- Daily Nation
Kenyans spent Ksh197.5 billion on second-hand clothes, popularly known as mitumba, between January and December in 2019.
This is according to a new report titled The State of Second-Hand Clothes and Footwear Trade in Kenya, published on March 4, 2021, by the institute of economic affairs.
"2.5 percent of private consumption in Kenya was spent on clothing and footwear for the year 2019. This spending amounts to Ksh 197.5 billion which comes to an average of Ksh 4,150 per person per year for all purchases of second-hand garments, new clothes, and footwear," reads an excerpt from the report.Unopened bales of second-hand clothes.File
It further revealed that when it came to mitumba, 67.8 percent of Kenyan households in urban areas spent Ksh 1,000 and below, while the corresponding figure for rural dwellers was 79.2 percent.
This finding is consistent with the evidence that rural dwellers have lower incomes and are more interested in affordable clothing and footwear.
Analysis at the household level shows the majority of households buy new clothes when required such as school or workplace uniforms.
91.5 percent of households buy second-hand clothes worth Ksh 1,000 and below, and 8.5 percent buy second-hand clothes worth Ksh 1,000 and above.
On the other hand, 74.5 percent of all households bought new clothes priced below Ksh1,000, and 25.5 percent bought new clothes priced above Ksh 1,000, confirming the price sensitivity of second-hand clothes.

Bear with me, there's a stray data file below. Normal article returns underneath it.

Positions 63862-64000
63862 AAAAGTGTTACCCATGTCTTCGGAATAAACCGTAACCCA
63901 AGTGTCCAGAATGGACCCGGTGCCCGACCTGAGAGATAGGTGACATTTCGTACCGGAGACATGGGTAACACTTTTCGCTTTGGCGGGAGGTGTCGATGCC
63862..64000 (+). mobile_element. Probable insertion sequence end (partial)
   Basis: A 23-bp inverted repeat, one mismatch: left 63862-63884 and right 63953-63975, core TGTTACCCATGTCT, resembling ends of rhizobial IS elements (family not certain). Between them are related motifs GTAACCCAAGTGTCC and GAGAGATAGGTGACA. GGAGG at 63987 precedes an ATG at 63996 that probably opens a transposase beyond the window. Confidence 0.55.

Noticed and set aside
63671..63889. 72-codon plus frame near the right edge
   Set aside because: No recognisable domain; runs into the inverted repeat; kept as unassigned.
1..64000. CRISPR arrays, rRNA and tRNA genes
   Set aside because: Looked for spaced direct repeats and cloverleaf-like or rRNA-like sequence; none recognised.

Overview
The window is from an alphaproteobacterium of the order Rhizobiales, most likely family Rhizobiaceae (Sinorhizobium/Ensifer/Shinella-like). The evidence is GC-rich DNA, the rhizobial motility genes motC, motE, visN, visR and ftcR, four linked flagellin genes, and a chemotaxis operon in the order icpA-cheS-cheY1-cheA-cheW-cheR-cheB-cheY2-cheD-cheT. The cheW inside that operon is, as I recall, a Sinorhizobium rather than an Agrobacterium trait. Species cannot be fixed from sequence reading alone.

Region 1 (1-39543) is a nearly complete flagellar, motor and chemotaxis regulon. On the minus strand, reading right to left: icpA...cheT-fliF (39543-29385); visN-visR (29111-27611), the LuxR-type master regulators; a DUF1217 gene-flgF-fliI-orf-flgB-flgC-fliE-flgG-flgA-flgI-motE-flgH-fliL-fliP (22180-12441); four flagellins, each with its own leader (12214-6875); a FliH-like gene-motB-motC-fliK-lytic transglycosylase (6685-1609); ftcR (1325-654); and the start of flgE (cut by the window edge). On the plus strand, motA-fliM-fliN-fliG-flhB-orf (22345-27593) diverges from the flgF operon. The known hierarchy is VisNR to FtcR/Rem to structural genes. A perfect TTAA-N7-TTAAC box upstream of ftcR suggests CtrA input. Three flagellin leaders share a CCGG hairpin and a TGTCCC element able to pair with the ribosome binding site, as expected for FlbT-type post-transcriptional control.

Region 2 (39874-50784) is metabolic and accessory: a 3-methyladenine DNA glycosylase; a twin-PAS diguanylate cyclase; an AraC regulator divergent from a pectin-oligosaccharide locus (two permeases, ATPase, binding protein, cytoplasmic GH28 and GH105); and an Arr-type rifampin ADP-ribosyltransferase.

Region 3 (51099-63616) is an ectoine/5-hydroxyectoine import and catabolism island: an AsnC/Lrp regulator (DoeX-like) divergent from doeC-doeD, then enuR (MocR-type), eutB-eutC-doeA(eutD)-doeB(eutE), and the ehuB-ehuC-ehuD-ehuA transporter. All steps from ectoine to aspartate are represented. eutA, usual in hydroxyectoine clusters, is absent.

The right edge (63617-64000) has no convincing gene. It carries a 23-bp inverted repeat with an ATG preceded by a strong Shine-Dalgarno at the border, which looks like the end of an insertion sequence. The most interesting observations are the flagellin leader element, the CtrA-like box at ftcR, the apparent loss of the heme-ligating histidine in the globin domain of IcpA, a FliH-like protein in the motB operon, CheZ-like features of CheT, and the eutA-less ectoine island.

According to the report, the typical income earner in Kenya spends about 40 percent of monthly earnings on food alone, meaning that the available income must be spent on shelter, transportation, education, health and other needs.
Kenya is one of the largest importers of second-hand clothes in Sub-Saharan Africa because it is also the entry point to other countries.
Kenya imported 185,000 tonnes of second-hand clothing in 2019, equivalent to approximately 8,000 containers.
The taxes paid amounted to Ksh 12 billion. The sector contributes at least Ksh 1 billion in revenue per month, with an estimated 2 million Kenyans earning a living through the trade of second-hand clothes.
Additionally, the traders also pay business license fees, among other payments to national and county governments.
The release of the latest report coincides with an ongoing initiative of the Big Four agenda under the phrase “Buy Kenya, Build Kenya”.
There Kenya Association of Manufacturers (KAM) have not formally opposed the importation of second-hand clothes.
However, the Ministry of Trade and Industry through Kenya Bureau of Standards (KEBS) had considered that a permanent ban on used clothing and footwear would be a good policy.Traders pictured in Gikomba Market, Nairobi.File
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